The disagreement between the majority and the dissent turned on the meaning of Supreme Court's recent decision in Pegram v. Herdich. That case, itself, is complex and thus the judges' conflict is understandable.

In Pegram, a plaintiff tried to sue her HMO for breach of fiduciary duty, a state law claim. She alleged the HMO had breached its duty to her when it failed to tell her that it provided financial incentives to doctors for meeting cost-saving goals. And she suggested that these incentives had led her doctor to conclude that her insurance policy did not cover a particular procedure.

The Court rejected the argument that it could be a breach of a fiduciary duty for an insurer to encourage cost-savings. The Court deflected attention away from the insurer by stressing that the plaintiff's treating physician made the mistake that harmed her. If she wanted, the Court suggested, the plaintiff could sue her doctor under the malpractice laws. When a physician makes a decision about whether the terms of a health insurance policy cover the patient's symptoms, the physician is making a medical decision. A bad decision - including a decision whose motive is solely to keep costs down - can thus be medical malpractice on the doctor's part.

None of this, of course, directly resolves the question at issue in Cicio: Does an HMO, like a physician, make a medical decision when it denies coverage, and hence can it, like a physician commit medical malpractice?

Who's Right About Pegram? A Difficult Call to Make.

Judge Sack interpreted Pegram to mean that sometimes, the decision whether an insurance policy covers a medical condition or treatment is a "mixed eligibility and treatment decision." In that instance, no matter who makes the decision, it's a medical decision that can be challenged as malpractice.

In addition, Judge Sack suggested that the decision about Cicio's case was just such an instance of a "mixed eligibility and treatment decision." If it were not, Judge Sack suggested, then why had Vytra responding not just by denying coverage, but by suggesting an alternative treatment? And if eligibility decisions are not frequently also treatment decisions, why are they often the most important decisions seriously ill people face in the U.S.?

If Vytra "treated" Cicio, then so would, for instance, a loan officer trying to decide whether Cicio would live to repay a loan that would have paid for the treatment.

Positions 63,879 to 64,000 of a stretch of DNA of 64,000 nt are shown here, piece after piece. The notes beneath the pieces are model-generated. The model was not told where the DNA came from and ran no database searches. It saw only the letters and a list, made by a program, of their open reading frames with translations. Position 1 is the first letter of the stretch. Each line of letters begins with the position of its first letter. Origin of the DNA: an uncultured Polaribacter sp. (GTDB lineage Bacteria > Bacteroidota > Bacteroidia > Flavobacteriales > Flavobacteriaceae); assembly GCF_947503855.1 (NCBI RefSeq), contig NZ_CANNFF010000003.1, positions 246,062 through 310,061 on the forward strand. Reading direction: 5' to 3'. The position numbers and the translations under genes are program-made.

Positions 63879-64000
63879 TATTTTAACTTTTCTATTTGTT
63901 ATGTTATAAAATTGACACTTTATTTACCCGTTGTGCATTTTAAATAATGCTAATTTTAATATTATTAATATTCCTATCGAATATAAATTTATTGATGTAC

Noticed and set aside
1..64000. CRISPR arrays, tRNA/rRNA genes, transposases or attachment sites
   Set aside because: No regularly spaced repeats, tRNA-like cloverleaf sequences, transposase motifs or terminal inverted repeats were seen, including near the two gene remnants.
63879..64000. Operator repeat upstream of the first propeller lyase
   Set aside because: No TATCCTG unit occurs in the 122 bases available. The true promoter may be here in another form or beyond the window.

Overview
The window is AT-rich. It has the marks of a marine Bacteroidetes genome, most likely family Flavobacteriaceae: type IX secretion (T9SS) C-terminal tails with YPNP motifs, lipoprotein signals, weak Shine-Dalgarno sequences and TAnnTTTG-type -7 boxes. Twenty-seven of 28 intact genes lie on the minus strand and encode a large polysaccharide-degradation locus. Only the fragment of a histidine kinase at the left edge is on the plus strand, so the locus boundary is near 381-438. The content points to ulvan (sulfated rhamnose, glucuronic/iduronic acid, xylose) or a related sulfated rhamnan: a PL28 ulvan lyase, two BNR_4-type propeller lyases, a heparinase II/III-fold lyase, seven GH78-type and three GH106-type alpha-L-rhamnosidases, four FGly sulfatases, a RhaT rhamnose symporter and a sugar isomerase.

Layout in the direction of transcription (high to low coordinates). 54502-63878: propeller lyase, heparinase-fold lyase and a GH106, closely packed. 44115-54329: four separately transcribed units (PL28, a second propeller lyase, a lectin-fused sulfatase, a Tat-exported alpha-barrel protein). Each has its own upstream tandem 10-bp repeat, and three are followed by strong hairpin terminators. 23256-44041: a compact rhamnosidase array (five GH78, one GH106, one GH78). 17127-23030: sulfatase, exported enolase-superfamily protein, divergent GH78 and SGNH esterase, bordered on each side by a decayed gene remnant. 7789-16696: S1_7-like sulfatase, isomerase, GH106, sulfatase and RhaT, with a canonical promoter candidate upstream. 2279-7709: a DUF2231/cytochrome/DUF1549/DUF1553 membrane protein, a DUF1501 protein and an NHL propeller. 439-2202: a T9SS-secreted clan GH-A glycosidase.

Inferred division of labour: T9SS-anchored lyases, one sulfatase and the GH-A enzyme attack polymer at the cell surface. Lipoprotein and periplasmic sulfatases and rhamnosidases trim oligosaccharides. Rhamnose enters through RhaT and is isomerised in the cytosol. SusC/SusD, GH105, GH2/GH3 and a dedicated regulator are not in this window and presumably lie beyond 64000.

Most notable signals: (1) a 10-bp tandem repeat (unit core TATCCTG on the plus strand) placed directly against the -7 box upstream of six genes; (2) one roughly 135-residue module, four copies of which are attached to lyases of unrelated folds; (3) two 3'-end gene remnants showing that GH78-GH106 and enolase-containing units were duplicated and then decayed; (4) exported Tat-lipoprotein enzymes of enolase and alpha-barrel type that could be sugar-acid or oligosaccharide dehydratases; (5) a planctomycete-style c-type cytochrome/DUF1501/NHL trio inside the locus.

Coverage decisions, Judge Calabresi suggested, are not medical treatment decisions, though they may depend on medical facts. Rather, they are decisions about whether a contract's language covers a particular (medical) set of facts - decisions that often have profound medical consequences, but yet are not treatment decisions.

Who's right? It's difficult to say. And that's because tort law has not yet evolved to reflect a sea change in the nature of medical treatment in modern America - the advent, and influence, of HMOs.

Tort Law Has Failed to Catch Up with Modern Medicine and Medical Insurance

Medical malpractice law was devised in another, simpler, era. It envisioned that patients would trust their doctors; that doctors would have a heightened obligation to look out for the interests of their patients; and that doctors, together with patients, would make treatment decisions will only those interests in mind.

That's no longer true, of course. HMOs play a huge rule in deciding what treatments patients actually receive, based on the way they interpret their policies. They look to their own interests, not just the patients'. They may employ doctors whom they control, and even if they don't, they may try to incentivize non-employee doctors to keep costs down, as allegedly occurred in Pegram.

In either situation, doctors may feel torn in their loyalties - wanting to adhere to the Hippocratic Oath, but feeling their financial interest tug the other way. And HMO employees, too, may want to do the right thing, but feel their own tug, knowing that they may be fired if they pay out too much in claim monies.

It may be time for the foundations of medical malpractice to shift. Once, this area of law was based on the special relationship between doctor and patient. Now perhaps it should be based on the fraught economic relationship between the patient, the doctor, and the insurance company.


Anthony J. Sebok, a FindLaw columnist, is a Professor of Law at Brooklyn Law School, where he teaches Torts, among other subjects. Professor Sebok's other columns on torts - including a recent column concerning another health insurance company case - can be found in the archive of his columns on the site.